The annual Sony Expo in Honolulu, Hawaii, kicked off today in the Hibiscus Ballroom at the Ala Moana Hotel.
The three-day event isn’t used to launch new products so it isn’t bustling with press or even a large crowd of people (not this afternoon, anyway). In fact, just like at last year’s Sony Expo, my husband was the only one there with a camera.
This ad in Sunday’s Honolulu Advertiser was the only advertisement I saw prior to the event.
Most people parked at the adjoining Ala Moana shopping center and walked up this ramp to the ballroom. There may have been a sign in the hotel lobby, but nothing leading up to this side entrance indicated that anything was going on inside.
Most of the displays were placed along the walls, giving everyone (all 80 or so of us) plenty of elbow room and more than enough personal space.
Color coordination and lifestyle seemed to be the main themes of this year’s event, as different colored "rooms" lined the left side of the ballroom. I’m disturbed that the focal points of the green set are a child’s bed and a video camera, but the rest of the "Sony house" was nice to look at.
Most attendees were drawn to the Bravia TVs and digital camera stations. Most of the other devices on display and under glass were barely given a passing glance.
This doesn’t bode well for Sony perhaps, but it was great for getting pictures without any people in them.
A solitary Vaio UX490 Micro PC (in silver, for some reason) sat beside the notebooks and garnered no attention from passerby. The only person I saw who touched it did so with a very strange expression on her face, kind of like a "what the heck is this?" look.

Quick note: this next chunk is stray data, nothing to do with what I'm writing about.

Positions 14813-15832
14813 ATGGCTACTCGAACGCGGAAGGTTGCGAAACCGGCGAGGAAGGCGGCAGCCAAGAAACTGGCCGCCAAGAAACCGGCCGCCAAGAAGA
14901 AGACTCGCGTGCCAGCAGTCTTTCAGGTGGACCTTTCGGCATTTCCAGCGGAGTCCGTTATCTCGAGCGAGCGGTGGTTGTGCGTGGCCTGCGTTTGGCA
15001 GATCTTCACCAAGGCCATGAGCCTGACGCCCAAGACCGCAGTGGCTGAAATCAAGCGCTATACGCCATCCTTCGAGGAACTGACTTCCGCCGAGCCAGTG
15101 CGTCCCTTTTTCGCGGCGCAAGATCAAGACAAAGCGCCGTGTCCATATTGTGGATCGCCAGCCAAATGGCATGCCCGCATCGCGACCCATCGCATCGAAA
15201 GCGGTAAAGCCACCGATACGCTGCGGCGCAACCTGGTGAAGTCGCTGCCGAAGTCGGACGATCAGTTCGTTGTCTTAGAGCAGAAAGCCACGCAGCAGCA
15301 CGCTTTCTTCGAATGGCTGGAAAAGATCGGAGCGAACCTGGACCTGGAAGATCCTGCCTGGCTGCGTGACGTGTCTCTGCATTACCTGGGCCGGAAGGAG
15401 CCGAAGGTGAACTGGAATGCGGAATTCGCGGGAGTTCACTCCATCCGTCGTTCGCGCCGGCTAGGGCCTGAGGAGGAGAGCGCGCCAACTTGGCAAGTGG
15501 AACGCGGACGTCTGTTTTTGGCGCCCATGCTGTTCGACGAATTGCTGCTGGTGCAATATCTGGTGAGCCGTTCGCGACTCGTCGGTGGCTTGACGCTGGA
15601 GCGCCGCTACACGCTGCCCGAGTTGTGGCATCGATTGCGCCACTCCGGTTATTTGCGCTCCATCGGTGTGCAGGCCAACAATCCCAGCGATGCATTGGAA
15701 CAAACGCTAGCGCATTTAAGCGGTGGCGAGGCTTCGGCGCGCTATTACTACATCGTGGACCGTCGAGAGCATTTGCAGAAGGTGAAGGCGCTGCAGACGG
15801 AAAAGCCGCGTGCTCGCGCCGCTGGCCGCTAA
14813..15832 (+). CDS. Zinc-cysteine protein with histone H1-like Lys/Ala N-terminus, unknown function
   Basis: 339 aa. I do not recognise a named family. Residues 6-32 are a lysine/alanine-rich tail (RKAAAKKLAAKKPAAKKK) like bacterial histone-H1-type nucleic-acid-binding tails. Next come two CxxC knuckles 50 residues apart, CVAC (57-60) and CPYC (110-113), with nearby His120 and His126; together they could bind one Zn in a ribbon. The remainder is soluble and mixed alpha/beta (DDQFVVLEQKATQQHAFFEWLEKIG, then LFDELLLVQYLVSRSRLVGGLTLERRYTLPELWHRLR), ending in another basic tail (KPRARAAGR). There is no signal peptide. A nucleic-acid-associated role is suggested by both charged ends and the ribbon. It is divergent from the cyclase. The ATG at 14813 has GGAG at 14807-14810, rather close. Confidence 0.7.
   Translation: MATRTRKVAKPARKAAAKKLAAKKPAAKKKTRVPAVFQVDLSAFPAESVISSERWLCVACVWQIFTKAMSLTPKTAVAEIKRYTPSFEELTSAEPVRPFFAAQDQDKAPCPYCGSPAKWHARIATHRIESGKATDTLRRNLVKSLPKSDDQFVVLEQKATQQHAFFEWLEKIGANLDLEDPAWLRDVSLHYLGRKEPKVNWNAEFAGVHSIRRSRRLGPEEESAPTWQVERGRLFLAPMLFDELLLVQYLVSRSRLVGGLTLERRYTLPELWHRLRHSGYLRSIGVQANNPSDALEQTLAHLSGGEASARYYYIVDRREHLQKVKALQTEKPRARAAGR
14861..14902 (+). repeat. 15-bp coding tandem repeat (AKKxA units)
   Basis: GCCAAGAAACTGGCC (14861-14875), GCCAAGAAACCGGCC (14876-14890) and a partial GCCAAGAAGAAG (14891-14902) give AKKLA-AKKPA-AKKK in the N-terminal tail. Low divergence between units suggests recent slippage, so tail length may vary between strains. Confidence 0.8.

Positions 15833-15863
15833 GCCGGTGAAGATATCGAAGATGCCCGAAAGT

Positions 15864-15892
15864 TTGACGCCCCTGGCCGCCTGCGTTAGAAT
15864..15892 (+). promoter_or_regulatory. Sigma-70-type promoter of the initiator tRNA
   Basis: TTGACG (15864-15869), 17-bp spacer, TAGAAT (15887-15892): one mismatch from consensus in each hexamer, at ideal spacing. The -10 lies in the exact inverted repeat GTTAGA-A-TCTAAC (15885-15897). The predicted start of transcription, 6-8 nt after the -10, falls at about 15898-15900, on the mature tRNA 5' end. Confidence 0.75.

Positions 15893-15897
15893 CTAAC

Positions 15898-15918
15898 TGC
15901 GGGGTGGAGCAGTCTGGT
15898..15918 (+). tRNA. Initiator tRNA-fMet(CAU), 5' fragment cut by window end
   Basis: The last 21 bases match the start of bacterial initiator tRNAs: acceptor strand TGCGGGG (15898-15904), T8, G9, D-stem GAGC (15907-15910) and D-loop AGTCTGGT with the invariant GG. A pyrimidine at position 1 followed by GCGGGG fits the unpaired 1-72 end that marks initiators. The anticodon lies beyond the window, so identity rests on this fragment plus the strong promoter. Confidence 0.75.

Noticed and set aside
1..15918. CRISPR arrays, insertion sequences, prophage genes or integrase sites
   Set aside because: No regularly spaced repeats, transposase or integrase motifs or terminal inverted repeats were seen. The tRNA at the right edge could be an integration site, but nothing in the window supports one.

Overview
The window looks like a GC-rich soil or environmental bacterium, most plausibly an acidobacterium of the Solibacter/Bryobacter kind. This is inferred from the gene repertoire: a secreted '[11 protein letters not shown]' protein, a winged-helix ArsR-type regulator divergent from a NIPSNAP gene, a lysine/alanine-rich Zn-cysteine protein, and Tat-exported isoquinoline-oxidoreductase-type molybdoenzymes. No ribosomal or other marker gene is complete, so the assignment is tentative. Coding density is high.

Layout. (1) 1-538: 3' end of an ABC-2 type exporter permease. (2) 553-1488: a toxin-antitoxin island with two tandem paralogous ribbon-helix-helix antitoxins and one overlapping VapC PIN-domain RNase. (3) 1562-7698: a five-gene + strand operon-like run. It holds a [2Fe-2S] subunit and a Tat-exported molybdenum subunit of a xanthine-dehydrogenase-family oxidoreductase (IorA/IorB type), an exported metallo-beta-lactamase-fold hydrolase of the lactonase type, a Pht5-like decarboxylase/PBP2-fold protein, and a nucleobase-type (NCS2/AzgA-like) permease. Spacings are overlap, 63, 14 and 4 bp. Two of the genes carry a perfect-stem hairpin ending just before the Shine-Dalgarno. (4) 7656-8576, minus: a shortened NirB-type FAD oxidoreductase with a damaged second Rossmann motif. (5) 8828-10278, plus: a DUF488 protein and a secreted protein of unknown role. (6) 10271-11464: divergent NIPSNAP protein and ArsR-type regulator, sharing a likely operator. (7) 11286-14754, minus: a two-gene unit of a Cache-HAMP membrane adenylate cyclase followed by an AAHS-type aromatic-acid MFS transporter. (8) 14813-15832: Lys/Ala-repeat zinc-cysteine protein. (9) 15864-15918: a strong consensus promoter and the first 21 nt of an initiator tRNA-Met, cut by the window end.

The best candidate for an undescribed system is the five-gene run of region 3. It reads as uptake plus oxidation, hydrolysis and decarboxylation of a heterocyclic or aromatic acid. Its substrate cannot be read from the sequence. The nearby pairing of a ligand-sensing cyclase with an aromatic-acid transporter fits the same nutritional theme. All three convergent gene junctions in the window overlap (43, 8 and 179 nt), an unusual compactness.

The highlight for me was this colorful little display of miniature CR notebooks sitting between full-size models. They’re not working units, of course, but all the lids opened to show off a stickered display and keyboard. Very cute. I may have to go back on the last day of the Expo to see if someone will let me have one.
Another thing I enjoyed seeing was this ultra thin 11-inch widescreen OLED TV prototype. The 3mm-thick display has a contrast ratio of 1,000,000:1, and the video/image quality was just plain stunning.
A disassembled PSP and the new Sony Reader models (PRS-505) were placed at the bottom of display cases that were usually blocked by workers’ legs. Given that the new PSPs were only recently released and the new Reader just began shipping a month ago, they should have had a much more prominent position at the Expo.
The S610 and A810 Walkman series and the egg-shaped Rolly players got very little attention as well. There weren’t even any models on display for people to play with. How Sony expects to ever cut into Apple’s pie with this kind of ridiculous "look but don’t touch" thinking is beyond me.
Actually, it was beyond me. Everything became crystal clear when I saw this in the corner of the room:
Yes, that’s an iPod.